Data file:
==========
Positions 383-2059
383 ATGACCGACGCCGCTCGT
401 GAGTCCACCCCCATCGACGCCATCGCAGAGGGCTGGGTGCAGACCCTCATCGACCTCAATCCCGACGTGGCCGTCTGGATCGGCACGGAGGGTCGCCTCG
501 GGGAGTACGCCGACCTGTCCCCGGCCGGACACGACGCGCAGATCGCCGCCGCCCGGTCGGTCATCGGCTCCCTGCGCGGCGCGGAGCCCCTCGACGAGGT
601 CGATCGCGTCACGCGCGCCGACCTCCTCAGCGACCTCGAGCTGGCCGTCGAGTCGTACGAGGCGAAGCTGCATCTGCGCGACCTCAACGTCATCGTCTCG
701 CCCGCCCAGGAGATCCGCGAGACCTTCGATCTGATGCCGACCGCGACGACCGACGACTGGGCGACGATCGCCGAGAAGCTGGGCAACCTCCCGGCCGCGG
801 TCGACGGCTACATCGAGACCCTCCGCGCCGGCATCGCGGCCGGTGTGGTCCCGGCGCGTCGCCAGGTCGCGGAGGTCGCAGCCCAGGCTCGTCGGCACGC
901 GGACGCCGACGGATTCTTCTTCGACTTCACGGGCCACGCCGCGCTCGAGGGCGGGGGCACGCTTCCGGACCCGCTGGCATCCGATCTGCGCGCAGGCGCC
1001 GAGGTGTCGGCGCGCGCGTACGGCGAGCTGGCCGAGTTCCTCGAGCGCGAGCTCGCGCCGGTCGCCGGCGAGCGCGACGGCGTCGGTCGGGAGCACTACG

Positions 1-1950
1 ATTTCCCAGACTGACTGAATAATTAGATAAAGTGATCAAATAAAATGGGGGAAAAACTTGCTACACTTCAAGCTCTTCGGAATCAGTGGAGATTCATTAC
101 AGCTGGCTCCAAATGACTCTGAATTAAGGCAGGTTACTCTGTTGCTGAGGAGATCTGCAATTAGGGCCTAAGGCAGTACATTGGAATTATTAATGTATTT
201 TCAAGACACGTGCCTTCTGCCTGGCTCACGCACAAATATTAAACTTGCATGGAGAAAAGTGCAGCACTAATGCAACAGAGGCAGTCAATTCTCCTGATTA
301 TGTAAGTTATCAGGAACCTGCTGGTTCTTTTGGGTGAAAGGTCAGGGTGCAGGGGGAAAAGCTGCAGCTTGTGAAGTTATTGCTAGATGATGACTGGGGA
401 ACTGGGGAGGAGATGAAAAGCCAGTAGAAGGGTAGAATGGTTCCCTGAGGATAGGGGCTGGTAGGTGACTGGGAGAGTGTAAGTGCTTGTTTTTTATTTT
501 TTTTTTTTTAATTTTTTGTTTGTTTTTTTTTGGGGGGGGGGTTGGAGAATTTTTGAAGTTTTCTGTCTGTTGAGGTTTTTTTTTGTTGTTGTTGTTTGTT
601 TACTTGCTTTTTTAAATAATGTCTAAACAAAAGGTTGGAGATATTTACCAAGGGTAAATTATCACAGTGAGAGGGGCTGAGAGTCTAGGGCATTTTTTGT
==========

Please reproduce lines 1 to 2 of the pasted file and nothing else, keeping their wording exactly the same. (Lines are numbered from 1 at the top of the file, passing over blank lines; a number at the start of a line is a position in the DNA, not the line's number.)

Positions 383-2059
383 ATGACCGACGCCGCTCGT